A Brief Overview
- How can families manage stress during the COVID-19 crisis? This article includes a few ideas to help you get organized, explore big feelings within your family and breathe.
- PAVE provides two five-minute videos with mindfulness practices: Calm the Worry Monkey with Hot Chocolate Breath and Breathe with Plants and Trees.
- Another quick takeaway is a 90-second video from Sesame Street: Big Feelings.
- For serious conditions related to mental health and to find a provider, contact the Washington Recovery Help Line: 866-789-1511.
Big feelings are happening. We feel them, and we care for others who are having them. Times of uncertainly cause stress that makes big feelings feel bigger. Emotions might seem to run away with all the energy we had left. It can feel hard to breathe, and it’s easy to lose a sense of control over what happens within the span of a day.
Taking time to pause and organize the days ahead can help, especially if mindfulness and breath practices are built into the schedule.
Here’s a to-do list for every day
- Have a plan
- Be real with big feelings
The rest of this article provides ideas about these three strategies. Please note that resources included are not affiliated with PAVE, and PAVE does not recommend or endorse these programs or services.
Organize the day to create predictability
Getting organized with a clear routine is helpful because predictability calms the nervous system, suggests the Collaborative for Academic, Social, and Emotional Learning (CASEL). CASEL offered a webinar in early April to help parents and educators explore Social Emotional Learning (SEL) during the stay-home order related to COVID-19.
A key presenter was Jennifer Miller, founder of Confident Parents, Confident Kids, which provides an article for parents: Setting up for Homework Success. Miller offers a video describing how to establish a morning routine to give each day a predictable jump-start. She advises families to schedule intentional moments for loving connection throughout each day. For example, one of her family’s rituals is a hallway hug first thing out of bed.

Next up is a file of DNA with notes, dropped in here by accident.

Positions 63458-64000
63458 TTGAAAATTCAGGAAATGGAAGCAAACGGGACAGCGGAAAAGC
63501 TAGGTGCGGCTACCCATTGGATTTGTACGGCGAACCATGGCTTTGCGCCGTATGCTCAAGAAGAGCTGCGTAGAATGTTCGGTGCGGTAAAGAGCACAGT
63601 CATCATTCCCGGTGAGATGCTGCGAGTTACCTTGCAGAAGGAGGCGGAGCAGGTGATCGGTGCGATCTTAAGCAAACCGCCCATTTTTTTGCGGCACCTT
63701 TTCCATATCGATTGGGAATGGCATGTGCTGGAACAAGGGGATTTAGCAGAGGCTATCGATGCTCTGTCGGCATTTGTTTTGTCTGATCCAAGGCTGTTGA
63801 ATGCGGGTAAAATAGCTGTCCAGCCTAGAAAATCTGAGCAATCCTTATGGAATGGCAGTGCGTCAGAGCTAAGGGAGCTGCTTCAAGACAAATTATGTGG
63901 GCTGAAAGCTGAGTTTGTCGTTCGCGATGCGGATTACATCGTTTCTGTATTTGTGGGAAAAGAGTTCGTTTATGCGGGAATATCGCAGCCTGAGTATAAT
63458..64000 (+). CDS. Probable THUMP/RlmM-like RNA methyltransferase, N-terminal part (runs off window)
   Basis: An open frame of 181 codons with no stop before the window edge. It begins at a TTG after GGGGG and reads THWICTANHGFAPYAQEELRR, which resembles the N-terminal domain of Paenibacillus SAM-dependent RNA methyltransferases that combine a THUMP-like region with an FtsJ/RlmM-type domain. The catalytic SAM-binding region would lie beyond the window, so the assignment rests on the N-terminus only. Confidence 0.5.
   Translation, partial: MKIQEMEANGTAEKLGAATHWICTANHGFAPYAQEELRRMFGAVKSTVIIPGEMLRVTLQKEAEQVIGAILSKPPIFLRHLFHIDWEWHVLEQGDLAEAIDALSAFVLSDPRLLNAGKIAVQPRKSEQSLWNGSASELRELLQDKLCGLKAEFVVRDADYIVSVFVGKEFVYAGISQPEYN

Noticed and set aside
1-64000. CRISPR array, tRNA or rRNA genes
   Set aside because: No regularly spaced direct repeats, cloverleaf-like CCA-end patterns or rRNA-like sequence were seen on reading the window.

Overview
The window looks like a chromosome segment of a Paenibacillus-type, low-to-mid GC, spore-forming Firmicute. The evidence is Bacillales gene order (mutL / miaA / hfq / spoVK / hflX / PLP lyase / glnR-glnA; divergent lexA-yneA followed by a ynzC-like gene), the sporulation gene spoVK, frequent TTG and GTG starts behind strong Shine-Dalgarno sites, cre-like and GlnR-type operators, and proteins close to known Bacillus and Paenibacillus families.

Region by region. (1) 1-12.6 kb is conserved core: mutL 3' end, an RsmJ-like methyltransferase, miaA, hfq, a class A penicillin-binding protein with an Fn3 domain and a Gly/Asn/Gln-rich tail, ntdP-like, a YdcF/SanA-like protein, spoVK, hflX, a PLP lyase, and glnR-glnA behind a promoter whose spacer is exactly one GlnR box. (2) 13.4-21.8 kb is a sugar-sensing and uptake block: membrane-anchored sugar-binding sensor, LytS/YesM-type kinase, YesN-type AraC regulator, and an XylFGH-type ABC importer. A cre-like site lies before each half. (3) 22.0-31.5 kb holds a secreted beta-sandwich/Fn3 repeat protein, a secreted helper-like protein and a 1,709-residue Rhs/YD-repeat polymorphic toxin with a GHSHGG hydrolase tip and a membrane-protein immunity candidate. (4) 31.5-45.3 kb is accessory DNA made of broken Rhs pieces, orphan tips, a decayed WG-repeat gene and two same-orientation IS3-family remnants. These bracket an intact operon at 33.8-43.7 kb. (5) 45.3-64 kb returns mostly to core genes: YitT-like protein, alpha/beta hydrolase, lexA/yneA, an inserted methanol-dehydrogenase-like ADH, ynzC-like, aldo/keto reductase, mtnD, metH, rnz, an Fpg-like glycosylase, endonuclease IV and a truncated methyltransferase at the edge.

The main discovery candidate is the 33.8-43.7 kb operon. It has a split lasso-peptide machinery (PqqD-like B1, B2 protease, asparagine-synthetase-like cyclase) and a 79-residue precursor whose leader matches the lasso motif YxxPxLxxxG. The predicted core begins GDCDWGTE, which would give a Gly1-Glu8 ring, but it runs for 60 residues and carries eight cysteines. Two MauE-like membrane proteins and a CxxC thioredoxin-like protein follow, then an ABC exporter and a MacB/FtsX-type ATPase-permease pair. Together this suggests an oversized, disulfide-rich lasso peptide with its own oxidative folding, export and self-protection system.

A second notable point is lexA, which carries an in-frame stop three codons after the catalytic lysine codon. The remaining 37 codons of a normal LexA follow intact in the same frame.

To support children in feeling safe, confident and in control, Miller recommends that adults plan-ahead to speak out loud when they notice children taking care of business: “I notice you are getting dressed…brushing teeth…feeding the dog… all by yourself.”
Predictability, contribution and accomplishment are all feelings that calm the brain and can be part of making and maintaining a family schedule. Miller advises that all members of the family work together to design the plan.
The family’s daily schedule can include a wake-up routine, movement, nature time, academics, rest time, meals and shared cooking/cleaning, screen time, art time, chores, reading, bath time, bedtime…. The schedule can have words and/or pictures and should be posted where everyone can refer to it.
Generally, children respond well to having some built-in choices and a variety of brain breaks. Sample family schedules are easy to search for online; families might prefer to design their own format, just for them.
Here are some places to look for ideas:
- Mother.ly shares a mom’s family schedule that “went viral” during the pandemic.
- Get-Organized-Mom.com offers printable forms and samples for how to use them.
- Adding Homeschool to an online search brings up a wide selection of options, some for free and some with a small cost.